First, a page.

Kozerski, Joe, MA1

Master-At-Arms
 
 Service Photo   Service Details
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Current Service Status
USN Veteran
Current/Last Rank
Petty Officer First Class
Current/Last Primary Designator/NEC
MA-0000-Master-At-Arms
Current/Last Rating/NEC Group
Master-At-Arms
Primary Unit
1983-1985, MA-0000, NSGA Hanza, Okinawa
Previously Held Designator/NEC
BM-0000-Boatswain's Mate
Service Years
1963 - 1985
Official/Unofficial US Navy Certificates
Gulf of Tonkin Yacht Club
Military Customs Inspector
MA-Master-At-Arms
Four Hash Marks

 Official Badges 

U.S. Navy Police (enlisted) U.S. Navy Master-at-Arms Assault Boat Coxswain US Navy Retired 20




 Unofficial Badges 

Order of the Shellback US Navy Honorable Discharge Gulf of Tonkin Yacht Club




 Additional Information
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Vietnam War
Start Year
1960
End Year
1973

Description
Overview of the Vietnam War 


Vietnam was the longest war in American history and the most unpopular American war of the 20th century. It resulted in nearly 60,000 American deaths and in an estimated 2 million Vietnamese deaths. Even today, many Americans still ask whether the American effort in Vietnam was a sin, a blunder, a necessary war, or whether it was a noble cause, or an idealistic, if failed, effort to protect the South Vietnamese from totalitarian government.

Summary:

Between 1945 and 1954, the Vietnamese waged an anti-colonial war against France, which received $2.6 billion in financial support from the United States. The French defeat at the Dien Bien Phu was followed by a peace conference in Geneva. As a result of the conference, Laos, Cambodia, and Vietnam received their independence, and Vietnam was temporarily divided between an anti-Communist South and a Communist North. In 1956, South Vietnam, with American backing, refused to hold unification elections. By 1958, Communist-led guerrillas, known as the Viet Cong, had begun to battle the South Vietnamese government.

To support the South's government, the United States sent in 2,000 military advisors--a number that grew to 16,300 in 1963. The military condition deteriorated, and by 1963, South Vietnam had lost the fertile Mekong Delta to the Viet Cong. In 1965, President Lyndon Johnson escalated the war, commencing air strikes on North Vietnam and committing ground forces--which numbered 536,000 in 1968. The 1968 Tet Offensive by the North Vietnamese turned many Americans against the war.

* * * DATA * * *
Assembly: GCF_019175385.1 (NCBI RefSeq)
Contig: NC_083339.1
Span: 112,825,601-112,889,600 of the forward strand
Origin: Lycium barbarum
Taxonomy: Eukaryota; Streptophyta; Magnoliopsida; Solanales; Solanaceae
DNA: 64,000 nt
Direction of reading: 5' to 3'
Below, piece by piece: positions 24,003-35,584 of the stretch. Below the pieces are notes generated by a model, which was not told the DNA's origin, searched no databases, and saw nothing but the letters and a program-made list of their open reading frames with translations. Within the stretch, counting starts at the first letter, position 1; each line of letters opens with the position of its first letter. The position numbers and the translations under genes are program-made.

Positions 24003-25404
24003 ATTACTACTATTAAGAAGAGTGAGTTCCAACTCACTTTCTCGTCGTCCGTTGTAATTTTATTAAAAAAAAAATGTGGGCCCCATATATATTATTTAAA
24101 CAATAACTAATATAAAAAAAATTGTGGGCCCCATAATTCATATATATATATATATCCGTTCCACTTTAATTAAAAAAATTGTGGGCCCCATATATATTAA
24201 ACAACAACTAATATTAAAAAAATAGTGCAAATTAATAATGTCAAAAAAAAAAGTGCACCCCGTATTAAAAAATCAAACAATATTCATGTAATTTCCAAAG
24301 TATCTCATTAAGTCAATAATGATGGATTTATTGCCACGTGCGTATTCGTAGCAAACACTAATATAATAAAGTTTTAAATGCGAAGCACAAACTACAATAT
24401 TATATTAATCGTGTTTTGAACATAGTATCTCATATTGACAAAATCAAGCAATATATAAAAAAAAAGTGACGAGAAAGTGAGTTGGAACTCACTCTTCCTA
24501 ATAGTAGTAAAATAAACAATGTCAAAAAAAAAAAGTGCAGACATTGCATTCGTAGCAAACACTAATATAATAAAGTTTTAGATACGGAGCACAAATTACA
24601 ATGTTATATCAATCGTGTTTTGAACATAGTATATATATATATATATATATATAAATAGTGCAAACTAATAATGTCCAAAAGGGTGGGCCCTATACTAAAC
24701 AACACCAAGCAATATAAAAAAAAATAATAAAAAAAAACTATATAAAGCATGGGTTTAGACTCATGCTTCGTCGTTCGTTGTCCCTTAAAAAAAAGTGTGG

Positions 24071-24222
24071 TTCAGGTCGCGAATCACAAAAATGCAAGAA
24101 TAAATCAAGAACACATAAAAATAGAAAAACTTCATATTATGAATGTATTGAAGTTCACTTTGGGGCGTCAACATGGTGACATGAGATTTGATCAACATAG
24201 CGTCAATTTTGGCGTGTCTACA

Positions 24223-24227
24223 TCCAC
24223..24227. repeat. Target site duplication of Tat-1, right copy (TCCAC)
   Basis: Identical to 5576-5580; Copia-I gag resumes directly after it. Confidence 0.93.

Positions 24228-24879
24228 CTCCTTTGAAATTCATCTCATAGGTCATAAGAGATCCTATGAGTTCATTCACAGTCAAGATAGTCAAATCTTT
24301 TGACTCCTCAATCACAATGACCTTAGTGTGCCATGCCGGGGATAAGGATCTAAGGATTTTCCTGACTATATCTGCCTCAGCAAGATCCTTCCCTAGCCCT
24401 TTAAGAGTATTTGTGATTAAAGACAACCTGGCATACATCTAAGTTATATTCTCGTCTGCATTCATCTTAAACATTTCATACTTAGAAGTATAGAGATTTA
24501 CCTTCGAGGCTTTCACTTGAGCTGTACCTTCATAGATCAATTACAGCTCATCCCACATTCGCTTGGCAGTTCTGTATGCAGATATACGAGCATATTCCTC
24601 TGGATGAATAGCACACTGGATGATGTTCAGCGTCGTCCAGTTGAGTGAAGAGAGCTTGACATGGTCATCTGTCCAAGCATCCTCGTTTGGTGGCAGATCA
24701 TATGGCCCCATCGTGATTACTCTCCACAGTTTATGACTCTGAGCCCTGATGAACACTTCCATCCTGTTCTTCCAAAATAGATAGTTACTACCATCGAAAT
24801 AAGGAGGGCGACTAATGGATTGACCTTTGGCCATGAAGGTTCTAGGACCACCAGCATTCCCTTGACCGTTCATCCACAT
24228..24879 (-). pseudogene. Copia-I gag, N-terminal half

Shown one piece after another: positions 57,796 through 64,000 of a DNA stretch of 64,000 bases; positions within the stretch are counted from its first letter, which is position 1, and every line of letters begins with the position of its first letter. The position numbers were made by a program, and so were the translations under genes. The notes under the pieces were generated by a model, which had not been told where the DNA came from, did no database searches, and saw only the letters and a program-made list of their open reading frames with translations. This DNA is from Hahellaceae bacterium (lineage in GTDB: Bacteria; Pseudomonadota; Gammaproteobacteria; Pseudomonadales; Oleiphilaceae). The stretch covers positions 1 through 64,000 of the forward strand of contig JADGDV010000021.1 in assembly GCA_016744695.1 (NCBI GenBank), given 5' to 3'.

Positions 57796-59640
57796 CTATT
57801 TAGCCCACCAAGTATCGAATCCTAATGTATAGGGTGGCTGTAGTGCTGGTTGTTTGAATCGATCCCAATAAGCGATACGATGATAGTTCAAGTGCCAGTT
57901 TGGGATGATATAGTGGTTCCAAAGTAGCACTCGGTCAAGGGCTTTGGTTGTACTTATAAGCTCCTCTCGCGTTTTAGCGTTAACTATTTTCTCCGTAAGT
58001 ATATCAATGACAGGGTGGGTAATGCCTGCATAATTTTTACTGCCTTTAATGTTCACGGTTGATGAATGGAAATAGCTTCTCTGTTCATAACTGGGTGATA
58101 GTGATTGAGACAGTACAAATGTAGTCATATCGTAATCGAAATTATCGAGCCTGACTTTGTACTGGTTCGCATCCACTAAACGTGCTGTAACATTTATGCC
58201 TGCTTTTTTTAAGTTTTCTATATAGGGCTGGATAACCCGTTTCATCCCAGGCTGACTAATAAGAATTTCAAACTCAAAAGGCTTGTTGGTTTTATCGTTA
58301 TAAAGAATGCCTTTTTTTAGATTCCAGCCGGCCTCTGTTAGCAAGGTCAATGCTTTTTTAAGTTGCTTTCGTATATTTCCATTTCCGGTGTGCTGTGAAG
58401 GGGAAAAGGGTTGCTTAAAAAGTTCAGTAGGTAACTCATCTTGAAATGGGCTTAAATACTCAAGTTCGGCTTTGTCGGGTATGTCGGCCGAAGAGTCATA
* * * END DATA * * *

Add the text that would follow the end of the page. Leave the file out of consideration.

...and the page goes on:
The next president, Richard Nixon, advocated Vietnamization, withdrawing American troops and giving South Vietnam greater responsibility for fighting the war. In 1970, Nixon attempted to slow the flow of North Vietnamese soldiers and supplies into South Vietnam by sending American forces to destroy Communist supply bases in Cambodia. This act violated Cambodian neutrality and provoked antiwar protests on the nation's college campuses.

From 1968 to 1973, efforts were made to end the conflict through diplomacy. In January 1973, an agreement was reached; U.S. forces were withdrawn from Vietnam, and U.S. prisoners of war were released. In April 1975, South Vietnam surrendered to the North, and Vietnam was reunited.

Consequences

1. The Vietnam War cost the United States 58,000 lives and 350,000 casualties. It also resulted in between one and two million Vietnamese deaths.

2. Congress enacted the War Powers Act in 1973, requiring the president to receive explicit Congressional approval before committing American forces overseas.
   
My Participation in This Battle or Operation
From Year
1971
To Year
1973
 
Last Updated:
Sep 22, 2017
   
Personal Memories

People You Remember
USS Whitfield County LST 1169


Memories
In April of 1968, I checkout out of my duty station in DaNang and proceeded to my new duty assignment- The USS Whitfield County LST 1169 which was home ported out of Yokosuka, Japan.

I was real glad be out out Nam, and had 3o days leave to spend with my wife in Yokosuka "We were just married when I received orders to Nam" When dropping off my bags, the ship canceled my leave, and Guess What?